Similarly, in Mexico, photographer Sáshenka Gutiérrez wades into the thick of protests. Her lens is a mirror to democracy in action. Gutiérrez notes that journalism is a dangerous job in Mexico with over 100 members of the press killed since 2000. This figure includes a good friend of hers who was murdered after he published damning photographs. However shaken, Gutiérrez honours her friend’s spirit by fighting for journalistic integrity. She photographs protests for women’s rights, including the occupation of Mexico’s human rights museum where activists use graffiti and guerrilla iconography to summon their nation to make good on its pledge for gender equality. Like Campos Mello, Gutiérrez encounters violence on the front lines. Her lens is merely singed and her body bruised by a rubber bullet, but her colleagues are arrested by a state in violent opposition to the free press.

Meanwhile, photojournalist Carl Juste of the Miami Herald joins Laughland in the epicentre of the war on media: the USA. Juste captures photos from the thick of the protests that erupted following the murder of George Floyd. His frames document a rising police state as the time stamps of his images dispute the officers’ accounts of events. Uploading images to his editor in real-time from the protests, Endangered observes how journalists are the pulse of unfolding history.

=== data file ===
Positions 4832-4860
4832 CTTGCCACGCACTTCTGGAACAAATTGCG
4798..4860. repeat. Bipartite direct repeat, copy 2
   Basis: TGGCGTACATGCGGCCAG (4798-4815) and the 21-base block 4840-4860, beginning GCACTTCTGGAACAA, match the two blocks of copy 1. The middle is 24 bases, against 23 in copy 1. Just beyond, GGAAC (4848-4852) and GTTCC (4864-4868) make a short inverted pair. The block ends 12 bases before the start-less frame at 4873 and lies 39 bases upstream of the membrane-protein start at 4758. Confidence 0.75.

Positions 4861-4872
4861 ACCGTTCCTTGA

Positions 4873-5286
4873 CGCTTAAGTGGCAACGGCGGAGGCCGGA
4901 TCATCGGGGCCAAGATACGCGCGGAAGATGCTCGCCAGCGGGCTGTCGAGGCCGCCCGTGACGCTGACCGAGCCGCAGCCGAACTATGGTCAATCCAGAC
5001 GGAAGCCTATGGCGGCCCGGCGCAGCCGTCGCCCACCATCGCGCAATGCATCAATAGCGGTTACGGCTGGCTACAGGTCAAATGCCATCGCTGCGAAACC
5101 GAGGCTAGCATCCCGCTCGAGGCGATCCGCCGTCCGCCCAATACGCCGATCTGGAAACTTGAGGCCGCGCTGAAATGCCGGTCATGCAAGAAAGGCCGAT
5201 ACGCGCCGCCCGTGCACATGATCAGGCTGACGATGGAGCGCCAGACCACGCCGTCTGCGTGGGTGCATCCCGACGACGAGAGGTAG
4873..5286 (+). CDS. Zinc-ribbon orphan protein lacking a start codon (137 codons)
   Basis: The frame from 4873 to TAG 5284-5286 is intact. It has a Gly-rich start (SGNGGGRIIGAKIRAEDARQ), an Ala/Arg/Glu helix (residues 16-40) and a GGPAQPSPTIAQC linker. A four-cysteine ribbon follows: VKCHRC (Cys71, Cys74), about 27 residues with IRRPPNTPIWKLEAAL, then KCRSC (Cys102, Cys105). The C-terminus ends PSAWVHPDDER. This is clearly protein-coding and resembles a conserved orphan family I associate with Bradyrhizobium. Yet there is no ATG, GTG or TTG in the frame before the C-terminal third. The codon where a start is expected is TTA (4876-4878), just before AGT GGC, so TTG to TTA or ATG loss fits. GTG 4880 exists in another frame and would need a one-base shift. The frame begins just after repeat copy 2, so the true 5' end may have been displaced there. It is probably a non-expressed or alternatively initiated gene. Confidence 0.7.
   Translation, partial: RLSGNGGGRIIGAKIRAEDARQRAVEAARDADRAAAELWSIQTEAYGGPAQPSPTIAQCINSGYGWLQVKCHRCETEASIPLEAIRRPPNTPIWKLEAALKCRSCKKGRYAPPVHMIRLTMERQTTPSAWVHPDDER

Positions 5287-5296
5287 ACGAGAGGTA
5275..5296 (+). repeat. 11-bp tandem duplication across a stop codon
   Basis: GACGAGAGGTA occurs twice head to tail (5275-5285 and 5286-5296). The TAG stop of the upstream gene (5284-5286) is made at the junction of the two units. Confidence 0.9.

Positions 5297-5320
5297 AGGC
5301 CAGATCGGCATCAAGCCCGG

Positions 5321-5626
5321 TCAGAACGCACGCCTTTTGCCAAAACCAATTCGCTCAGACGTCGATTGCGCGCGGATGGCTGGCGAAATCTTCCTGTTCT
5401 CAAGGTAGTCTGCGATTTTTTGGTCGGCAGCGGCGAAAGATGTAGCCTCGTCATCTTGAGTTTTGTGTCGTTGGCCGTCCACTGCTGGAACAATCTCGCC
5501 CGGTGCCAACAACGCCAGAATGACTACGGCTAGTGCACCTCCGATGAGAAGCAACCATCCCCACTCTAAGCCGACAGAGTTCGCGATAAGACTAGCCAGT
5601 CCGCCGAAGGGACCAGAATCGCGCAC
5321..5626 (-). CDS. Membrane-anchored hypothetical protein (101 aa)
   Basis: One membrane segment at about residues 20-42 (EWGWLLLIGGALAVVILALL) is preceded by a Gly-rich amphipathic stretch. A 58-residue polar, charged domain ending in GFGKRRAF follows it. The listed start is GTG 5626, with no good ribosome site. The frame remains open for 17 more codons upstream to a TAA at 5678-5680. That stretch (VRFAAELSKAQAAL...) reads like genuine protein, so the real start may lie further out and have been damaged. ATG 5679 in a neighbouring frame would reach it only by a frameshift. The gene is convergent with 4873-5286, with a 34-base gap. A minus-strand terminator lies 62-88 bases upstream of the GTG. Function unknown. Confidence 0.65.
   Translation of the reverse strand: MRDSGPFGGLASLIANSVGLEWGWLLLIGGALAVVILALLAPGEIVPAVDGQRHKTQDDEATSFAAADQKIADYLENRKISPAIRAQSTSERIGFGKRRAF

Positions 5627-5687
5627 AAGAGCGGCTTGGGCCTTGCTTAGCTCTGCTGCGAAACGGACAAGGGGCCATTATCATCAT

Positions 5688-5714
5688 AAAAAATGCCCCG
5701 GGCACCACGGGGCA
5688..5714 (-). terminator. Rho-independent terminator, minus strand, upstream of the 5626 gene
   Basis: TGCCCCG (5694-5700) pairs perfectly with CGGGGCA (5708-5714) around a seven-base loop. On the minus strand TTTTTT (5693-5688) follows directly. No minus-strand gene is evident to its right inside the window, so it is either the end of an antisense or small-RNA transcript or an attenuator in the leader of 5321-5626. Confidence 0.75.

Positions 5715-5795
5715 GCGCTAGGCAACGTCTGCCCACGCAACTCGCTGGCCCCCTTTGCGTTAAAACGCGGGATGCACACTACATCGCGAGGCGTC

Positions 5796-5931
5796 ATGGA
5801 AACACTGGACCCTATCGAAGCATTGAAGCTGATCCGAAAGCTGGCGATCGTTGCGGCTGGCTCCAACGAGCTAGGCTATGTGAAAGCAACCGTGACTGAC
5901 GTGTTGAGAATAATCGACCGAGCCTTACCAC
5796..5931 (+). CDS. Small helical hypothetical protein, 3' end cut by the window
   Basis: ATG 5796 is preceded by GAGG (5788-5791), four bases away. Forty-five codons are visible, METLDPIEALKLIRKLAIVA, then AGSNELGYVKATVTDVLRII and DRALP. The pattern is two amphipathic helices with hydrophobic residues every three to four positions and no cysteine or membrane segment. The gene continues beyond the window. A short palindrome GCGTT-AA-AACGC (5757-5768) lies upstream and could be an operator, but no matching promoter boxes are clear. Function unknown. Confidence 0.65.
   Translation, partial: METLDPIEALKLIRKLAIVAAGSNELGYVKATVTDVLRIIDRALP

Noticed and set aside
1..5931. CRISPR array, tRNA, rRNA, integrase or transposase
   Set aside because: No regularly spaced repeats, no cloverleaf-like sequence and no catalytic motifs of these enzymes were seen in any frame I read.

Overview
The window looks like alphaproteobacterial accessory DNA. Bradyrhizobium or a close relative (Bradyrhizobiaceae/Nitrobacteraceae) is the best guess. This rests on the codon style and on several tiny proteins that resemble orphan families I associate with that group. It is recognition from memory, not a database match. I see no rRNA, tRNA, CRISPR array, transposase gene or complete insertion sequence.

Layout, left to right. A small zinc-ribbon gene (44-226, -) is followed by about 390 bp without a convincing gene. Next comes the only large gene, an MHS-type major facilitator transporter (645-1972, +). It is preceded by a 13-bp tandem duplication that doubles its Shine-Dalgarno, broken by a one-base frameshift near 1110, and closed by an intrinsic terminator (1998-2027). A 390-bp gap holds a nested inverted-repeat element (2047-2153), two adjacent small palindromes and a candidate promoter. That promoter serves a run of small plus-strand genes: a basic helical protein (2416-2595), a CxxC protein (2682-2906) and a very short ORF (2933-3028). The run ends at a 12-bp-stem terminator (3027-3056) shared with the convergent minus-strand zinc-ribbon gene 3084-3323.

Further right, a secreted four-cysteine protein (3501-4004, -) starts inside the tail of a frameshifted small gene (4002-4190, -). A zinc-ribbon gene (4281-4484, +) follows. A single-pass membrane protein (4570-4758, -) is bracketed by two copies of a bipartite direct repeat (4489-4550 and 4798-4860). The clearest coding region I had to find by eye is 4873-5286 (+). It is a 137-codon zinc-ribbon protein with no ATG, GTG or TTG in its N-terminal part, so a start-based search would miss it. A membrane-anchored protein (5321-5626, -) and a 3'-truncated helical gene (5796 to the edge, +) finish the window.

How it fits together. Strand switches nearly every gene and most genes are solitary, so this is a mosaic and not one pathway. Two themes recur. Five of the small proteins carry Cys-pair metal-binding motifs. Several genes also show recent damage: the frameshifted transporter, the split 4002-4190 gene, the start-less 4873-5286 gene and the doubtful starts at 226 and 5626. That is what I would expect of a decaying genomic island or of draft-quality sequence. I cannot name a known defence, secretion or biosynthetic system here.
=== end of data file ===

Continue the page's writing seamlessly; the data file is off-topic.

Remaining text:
The threats that Juste encounters, moreover, are insidious markers of the polarization of American politics. Juste, who is Black, photographs Americans who violently assert “all lives matter” in opposition to the Black Lives Matter protests. Insidious comments about “you people” display a climate that’s particularly hostile to journalists of colour. Grady and Ewing offer split-screen accounts of the photographer in action alongside his from the field. The photos are doubly compelling amid the context in which they’re courageously captured.


COVID-19 and Misinformation

Endangered observes as the fight for freedom of the press rises with the waves of the COVID-19 pandemic. Politicians like Trump and Bolsanaro fight to maintain a narrative they can no longer control. The film finds extraordinary footage as the journalists fight to counter the global pandemic of misinformation. Campos Mello, for example, interviews doctors who can’t provide figures for cases and deaths, but assure her all’s well. Outside the meeting, though, a source ballparks the hospital’s mortality rate at 90%. In Mexico, Gutiérrez photographs citizens lying in cars because the hospitals are too full to admit them and families who grieve over unexpected losses. The President, meanwhile, says all’s well and to go on hugging each other.